My mom also has celiac - fortunately she has fewer restrictions so she continues to eat out much more than I do. She brings along rice bread as substitute for breads served. She traveled the world and loved to eat great food -- it's no longer the same, but she still enjoys plenty of food when she goes out.

My sister is a chef -- so you can imagine the emphasis on food in my family...

Best wishes

Share this post


Link to post
Share on other sites

Food allergy testing is okay as far as it goes (a long time ago I tested sensitive to corn and mildly to soy and I still am, so nothing has changed there.) But after ceasing gluten consumption you may well show sensitivites (could be rash, itching, digestive issues, other reactions similar to gluten) which may or may not show up on allergy testing (there is a difference between allergies and sensitivities but I am not the one to explain this to you--perhaps others can be more elaborative on this). At any rate, the best way to find out your sensitivities is to keep a food and symptom diary and pretty soon you will see a correlation between what you eat and what your symptoms are. Now, this may not be an immediate reaction, and in some cases if the reaction is continuous you have to make a guess, probably that it is one of the biggies like soy, corn, dairy, eggs, something you are eating most every day and try cutting those out one by one, and see if it makes any difference. And you have to give it a good trial, not just for a day or two. It is a tedious process but most of us have not come up with anything better.

And yes, you can eat out, but it is better to get things sorted first so you know what to avoid when eating out.

As far as candida, it is a yeast overgrowth which can happen in various parts of the body. In the vagina and mouth it is known as thrush. It often occurs in the gut as a reaction to the gluten assault and from the ingestion of antibiotics which kill the good bacteria as well as the bad in the body. It is often recommended that newly diagnosed celiacs take a gluten free probiotic (usually the beneficial bacteria found in yogurt--acidophilus, bifidus) to repopulate the good bacteria in the gut, and limit sugars on which the yeast feeds.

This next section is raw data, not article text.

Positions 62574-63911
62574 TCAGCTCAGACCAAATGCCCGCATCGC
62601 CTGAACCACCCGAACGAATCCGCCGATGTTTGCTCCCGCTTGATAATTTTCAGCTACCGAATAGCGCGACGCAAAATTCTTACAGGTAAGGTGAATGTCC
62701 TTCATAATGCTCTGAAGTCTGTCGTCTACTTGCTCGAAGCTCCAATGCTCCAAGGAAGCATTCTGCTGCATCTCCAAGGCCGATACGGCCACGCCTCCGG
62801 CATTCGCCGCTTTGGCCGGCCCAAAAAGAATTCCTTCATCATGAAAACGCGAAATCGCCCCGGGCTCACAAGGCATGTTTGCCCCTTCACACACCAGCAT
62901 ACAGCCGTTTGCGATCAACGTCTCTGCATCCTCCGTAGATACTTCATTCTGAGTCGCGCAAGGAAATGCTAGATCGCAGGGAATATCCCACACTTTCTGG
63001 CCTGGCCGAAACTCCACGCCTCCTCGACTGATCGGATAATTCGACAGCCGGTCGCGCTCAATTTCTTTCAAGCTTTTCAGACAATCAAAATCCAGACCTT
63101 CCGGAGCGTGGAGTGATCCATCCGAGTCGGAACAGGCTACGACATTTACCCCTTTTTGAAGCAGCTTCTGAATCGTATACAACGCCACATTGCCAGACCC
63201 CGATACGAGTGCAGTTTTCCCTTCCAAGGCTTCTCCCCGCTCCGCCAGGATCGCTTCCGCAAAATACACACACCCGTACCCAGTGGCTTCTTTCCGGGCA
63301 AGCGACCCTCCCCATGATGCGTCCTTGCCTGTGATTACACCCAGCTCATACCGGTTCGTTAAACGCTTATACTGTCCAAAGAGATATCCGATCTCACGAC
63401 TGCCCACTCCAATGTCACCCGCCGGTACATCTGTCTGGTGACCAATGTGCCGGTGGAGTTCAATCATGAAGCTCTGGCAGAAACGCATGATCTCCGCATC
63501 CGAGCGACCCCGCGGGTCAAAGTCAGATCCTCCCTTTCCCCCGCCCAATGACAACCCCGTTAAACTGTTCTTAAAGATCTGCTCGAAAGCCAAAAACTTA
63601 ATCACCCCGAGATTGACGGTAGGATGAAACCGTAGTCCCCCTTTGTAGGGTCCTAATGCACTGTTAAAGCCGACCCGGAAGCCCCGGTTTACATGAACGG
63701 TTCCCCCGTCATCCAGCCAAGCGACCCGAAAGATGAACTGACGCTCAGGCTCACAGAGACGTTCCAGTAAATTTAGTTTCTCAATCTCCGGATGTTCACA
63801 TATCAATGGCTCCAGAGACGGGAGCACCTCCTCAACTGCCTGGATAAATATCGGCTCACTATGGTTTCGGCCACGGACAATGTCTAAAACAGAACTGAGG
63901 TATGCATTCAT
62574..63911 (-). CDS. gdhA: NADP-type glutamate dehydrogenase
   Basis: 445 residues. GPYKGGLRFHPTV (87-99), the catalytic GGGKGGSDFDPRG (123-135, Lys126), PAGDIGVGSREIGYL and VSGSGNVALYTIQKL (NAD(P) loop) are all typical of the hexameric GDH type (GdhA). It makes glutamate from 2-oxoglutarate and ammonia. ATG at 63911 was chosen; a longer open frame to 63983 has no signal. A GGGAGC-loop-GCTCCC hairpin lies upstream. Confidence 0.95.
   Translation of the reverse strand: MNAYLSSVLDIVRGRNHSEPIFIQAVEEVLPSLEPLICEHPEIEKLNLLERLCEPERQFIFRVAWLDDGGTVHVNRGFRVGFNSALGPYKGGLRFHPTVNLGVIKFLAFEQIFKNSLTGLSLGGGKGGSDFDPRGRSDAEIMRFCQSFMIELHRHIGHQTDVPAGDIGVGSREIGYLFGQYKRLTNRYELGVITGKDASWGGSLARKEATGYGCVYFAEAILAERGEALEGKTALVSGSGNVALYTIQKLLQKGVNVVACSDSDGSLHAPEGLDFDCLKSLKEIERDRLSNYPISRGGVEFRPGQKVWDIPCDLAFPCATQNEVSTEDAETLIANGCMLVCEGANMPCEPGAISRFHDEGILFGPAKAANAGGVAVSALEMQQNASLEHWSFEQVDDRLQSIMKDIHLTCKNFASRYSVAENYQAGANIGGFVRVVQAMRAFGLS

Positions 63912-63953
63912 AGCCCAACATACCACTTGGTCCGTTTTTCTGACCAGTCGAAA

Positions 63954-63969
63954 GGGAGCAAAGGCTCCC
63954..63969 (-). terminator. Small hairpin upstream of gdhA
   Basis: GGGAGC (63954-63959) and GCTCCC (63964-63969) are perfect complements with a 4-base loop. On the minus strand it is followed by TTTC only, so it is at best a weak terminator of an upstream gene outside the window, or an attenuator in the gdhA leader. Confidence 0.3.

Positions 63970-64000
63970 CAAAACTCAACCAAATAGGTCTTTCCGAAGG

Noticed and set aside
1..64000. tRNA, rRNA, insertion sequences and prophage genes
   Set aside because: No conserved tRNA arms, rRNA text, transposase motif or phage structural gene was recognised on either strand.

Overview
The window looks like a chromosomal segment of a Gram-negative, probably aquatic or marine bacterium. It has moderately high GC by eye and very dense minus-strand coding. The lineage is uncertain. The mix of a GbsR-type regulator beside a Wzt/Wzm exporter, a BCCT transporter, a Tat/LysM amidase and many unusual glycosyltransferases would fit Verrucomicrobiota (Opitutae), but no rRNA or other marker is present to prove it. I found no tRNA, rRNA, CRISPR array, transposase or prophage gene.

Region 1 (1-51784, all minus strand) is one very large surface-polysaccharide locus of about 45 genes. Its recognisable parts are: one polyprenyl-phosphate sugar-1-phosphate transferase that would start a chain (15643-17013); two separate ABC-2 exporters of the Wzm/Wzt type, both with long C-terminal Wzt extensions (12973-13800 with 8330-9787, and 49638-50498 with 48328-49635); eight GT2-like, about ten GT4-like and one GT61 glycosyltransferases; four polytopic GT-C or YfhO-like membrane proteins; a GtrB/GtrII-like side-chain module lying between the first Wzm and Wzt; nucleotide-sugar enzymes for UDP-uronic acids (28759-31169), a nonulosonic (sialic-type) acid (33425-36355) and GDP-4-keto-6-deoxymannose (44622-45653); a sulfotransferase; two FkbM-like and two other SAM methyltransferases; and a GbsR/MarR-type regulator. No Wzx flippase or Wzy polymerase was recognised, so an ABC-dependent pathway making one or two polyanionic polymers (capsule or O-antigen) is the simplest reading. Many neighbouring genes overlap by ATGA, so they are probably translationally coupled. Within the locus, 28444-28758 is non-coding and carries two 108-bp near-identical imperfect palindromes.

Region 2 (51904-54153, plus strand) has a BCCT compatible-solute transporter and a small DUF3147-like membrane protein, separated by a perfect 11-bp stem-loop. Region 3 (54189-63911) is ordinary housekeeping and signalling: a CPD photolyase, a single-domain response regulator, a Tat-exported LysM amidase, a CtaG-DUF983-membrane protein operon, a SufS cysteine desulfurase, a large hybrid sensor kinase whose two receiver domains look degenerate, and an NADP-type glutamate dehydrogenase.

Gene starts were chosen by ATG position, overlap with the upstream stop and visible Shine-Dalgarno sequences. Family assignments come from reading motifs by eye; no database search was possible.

As for dairy, most celiacs who have damage to their villi in the small intestine cannot digest lactose (the milk sugar in milk) at first until they have healed. Many cannot digest casein (the protein component of milk) either. You can easily test this out. Try giving your daughter some hard cheese. If she can handle this, try butter and yogurt. In all these products the lactose component has either been mostly digested by cultures or mostly removed. If she handles these, she is not casein intolerant so try giving her milk, cream or ice cream. These tend to be the worst products for the lactose intolerant. Lactose intolerance will often go after away after the villi heal; casein intolerance may not.

Hope this helps.

Share this post


Link to post
Share on other sites

Yes, allergy testing involves pokes either on the back or on the forearm. It's not injections with an actual needle, but they do need to poke the skin to expose the allergen and watch for a reaction. I've had it done twice (once on the back as a kid & once on the forearm as a teen). The forearm was much easier and wasn't painful at all. Definitely worth it if you want to pin-point your allergies.

As for me, I have been gluten-free for nearly a month and seem to also be sensitive to dairy, caffeine and possibly sugar(?). I await the results of my lactose intolerance test and am cutting out my morning coffee *tear* :( to reintroduce it later and see if it is the culprit.

Good luck to all of us :)

Jillian

how do they test for food allergies??....my friend had some testing done for some allergies and said it involed needles and skin poking...all over the back -eeeek!

Share this post


Link to post
Share on other sites
how do they test for food allergies??....my friend had some testing done for some allergies and said it involed needles and skin poking...all over the back -eeeek!

I had a skin prick test. The doctor used a needle to scratch the surface of my skin for each thing she was testing for. It is not a painful experience at all! It sounds much worse than it is.

Share this post


Link to post
Share on other sites
I had a skin prick test. The doctor used a needle to scratch the surface of my skin for each thing she was testing for. It is not a painful experience at all! It sounds much worse than it is.

You may find that having blood work done to be more reliable. My allergies aren't inhaled, they happen upon digestion. Nothing...absolutely nothing will show up on a scratch test for me, but when they test through my blood it is truly amazing what shows up. I've used direct labs and they have been the most accurate for three years now. You can find them at www.directlabs.com. Of course you have to pay for the test yourself, but you bring it to a lab, follow the instructions and in two weeks you will have a color print out of approcimately 96 foods groups. I made a list of things I thought were causing my eczema before I sent it in, just to see how accurate it would be, and it was spot on. No other tests have come close. If you saw my first test you would think I was allergic to everything. Once you eliminate these foods, and retest again after one year or so, you will be left with what seems to be my regulars.

It worth it because I can't begin to put into words how much it helped me. Once I eliminated those foods the itching and eczema stopped. It brough such relief. I have also done Rast testing and Alisa testing and neither of these come close. I am not bashing those other companies, they are both good, just not as good and much cheaper.

Share this post


Link to post
Share on other sites

Create an account or sign in to comment

You need to be a member in order to leave a comment

Create an account

Sign up for a new account in our community. It's easy!

Register a new account

Sign in

Already have an account? Sign in here.

Sign In Now
0

×